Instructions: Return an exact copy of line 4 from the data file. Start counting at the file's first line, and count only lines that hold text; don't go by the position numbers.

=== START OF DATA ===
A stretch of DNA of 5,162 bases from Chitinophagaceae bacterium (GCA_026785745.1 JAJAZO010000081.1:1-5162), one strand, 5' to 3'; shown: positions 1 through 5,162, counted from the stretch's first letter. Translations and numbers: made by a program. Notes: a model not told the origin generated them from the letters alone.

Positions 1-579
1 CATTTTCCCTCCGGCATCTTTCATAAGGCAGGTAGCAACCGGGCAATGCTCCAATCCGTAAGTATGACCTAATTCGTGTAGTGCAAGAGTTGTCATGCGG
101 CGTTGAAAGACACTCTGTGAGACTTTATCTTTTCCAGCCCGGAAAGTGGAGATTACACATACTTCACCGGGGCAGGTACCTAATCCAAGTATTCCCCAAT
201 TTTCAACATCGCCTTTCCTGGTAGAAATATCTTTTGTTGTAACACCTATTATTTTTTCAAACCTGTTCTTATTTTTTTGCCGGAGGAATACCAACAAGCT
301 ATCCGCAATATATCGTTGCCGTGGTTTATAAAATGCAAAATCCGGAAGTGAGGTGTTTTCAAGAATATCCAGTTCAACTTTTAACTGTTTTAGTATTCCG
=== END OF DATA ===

101 CGTTGAAAGACACTCTGTGAGACTTTATCTTTTCCAGCCCGGAAAGTGGAGATTACACATACTTCACCGGGGCAGGTACCTAATCCAAGTATTCCCCAAT